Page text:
Knitting patterns are key to any successful project. If you want to make a jumper, you’ll need to use a different design to that which you’d use if you wanted to make a dishcloth. Knitting Pattern Central has 15,743 links to patterns and tutorials, making it the best site of its kind on the web.
Very few things are more fulfilling than doing volunteer work; whether you want to work with animals, homeless people, or disadvantaged children, you’ll always be able to find something to get involved with.
5. All for Good
All for Good is the largest online database of volunteer opportunities. In 2015, the site reportedly filled 300,000 openings and dealt with 64 million individual searches. Sadly, it’s only available in the United States at the moment.
6. Catch a Fire
If you’re coming from a professional background and you want to continue using those skills, check out Catch a Fire. It matches non-profits and social enterprises with well-qualified volunteers. Projects are as diverse as working with Matahari Women Workers’ Centers to assisting with international conservation photography.
Painting and Drawing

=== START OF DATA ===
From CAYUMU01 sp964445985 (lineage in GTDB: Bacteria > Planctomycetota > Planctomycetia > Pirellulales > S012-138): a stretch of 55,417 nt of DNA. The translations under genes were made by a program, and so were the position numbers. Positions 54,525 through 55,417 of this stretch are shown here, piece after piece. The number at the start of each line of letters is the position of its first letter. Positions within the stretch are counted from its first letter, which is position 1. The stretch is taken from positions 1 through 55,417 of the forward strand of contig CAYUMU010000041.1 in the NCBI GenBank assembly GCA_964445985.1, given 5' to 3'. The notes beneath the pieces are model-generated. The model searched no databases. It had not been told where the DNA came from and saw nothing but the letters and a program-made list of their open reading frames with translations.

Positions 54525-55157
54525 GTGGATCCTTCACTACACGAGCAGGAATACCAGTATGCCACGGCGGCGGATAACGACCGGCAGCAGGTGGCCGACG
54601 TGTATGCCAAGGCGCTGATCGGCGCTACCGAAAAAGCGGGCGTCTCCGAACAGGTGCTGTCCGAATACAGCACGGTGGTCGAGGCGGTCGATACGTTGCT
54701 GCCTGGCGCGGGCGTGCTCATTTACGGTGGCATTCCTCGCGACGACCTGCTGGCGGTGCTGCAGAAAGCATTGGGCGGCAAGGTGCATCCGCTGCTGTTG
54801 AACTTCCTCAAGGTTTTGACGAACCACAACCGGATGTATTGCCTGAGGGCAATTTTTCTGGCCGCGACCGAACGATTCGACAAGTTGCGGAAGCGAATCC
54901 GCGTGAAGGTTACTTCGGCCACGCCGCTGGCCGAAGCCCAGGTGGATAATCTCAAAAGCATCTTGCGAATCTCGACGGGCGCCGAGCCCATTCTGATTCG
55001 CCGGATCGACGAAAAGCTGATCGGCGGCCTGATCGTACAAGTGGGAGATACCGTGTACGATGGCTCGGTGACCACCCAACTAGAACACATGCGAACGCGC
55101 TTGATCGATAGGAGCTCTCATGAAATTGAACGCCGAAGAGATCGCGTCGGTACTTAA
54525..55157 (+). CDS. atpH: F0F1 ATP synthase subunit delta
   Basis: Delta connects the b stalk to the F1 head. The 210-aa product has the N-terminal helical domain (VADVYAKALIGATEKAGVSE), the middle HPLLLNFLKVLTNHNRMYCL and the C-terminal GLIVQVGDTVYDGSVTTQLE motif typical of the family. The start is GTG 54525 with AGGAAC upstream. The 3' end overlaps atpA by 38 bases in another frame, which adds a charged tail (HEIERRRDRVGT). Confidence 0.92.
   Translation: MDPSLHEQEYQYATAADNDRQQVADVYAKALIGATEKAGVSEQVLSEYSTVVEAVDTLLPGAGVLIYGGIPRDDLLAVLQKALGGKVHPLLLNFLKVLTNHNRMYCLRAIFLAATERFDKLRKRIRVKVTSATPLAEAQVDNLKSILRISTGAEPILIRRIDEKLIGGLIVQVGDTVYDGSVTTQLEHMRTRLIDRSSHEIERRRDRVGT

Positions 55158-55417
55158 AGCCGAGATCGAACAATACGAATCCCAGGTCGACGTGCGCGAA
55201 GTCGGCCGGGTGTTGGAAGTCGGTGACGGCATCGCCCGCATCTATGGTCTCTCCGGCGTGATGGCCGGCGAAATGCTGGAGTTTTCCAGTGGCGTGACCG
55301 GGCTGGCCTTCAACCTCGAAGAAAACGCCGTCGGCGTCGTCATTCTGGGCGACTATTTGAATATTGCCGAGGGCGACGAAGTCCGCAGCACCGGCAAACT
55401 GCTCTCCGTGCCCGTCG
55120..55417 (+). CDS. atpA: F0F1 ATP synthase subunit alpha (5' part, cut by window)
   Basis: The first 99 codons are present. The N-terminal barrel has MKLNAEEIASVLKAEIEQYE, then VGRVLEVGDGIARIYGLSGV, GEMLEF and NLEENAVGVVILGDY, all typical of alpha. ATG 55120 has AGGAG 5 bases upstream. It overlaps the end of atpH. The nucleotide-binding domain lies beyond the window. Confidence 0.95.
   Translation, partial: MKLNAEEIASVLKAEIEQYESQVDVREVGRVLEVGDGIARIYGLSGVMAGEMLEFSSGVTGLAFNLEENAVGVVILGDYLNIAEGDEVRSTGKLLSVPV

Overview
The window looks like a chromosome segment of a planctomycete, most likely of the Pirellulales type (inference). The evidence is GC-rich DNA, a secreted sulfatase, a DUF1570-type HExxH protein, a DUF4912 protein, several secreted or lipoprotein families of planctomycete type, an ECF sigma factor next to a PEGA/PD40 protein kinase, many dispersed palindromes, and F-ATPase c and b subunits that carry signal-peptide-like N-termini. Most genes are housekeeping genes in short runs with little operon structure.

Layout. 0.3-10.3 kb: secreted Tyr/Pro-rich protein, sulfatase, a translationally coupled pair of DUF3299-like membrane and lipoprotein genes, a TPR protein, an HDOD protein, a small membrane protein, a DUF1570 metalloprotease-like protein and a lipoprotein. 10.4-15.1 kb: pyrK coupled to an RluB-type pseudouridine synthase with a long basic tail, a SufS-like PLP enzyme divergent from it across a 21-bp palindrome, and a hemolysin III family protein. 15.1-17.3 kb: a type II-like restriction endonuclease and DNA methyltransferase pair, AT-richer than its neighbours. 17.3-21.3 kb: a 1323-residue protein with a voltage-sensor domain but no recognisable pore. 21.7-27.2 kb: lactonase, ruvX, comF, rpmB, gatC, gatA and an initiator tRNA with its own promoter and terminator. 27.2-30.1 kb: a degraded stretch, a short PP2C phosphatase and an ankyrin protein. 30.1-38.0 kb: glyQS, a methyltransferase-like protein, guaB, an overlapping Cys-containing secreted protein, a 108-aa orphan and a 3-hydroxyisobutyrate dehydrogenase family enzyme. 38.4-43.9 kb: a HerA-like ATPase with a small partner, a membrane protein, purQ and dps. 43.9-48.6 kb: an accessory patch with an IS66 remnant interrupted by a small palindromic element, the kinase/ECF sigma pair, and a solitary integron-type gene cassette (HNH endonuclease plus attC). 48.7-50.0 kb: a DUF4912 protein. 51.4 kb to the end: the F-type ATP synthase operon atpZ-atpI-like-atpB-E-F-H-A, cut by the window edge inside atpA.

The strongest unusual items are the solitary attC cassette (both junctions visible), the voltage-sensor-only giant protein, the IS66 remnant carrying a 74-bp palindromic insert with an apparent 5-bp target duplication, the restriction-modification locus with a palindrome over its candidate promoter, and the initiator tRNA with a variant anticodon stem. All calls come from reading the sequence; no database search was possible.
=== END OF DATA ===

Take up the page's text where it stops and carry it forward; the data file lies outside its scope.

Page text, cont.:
Release your inner creative side and put a brush on a canvas to see what happens. Art extends way beyond fancy sketches and detailed watercolors; think big!
Paint Draw Paint is a blog run by an art teacher. It runs through the basics of both painting and drawing, with tutorials and guides on color palettes, the human form, the use of light, proportions, and much more.
Draw Mix Paint is another blog, this time run by Mark Carder. You’re in good hands, as he has painted commissioned portraits of two US Presidents. There are lots of free videos on the site, though you’ll have to pay to unlock all the content.
When you’re working, you might not have time to learn to cook properly. Families, commutes, and mental tiredness often get in the way.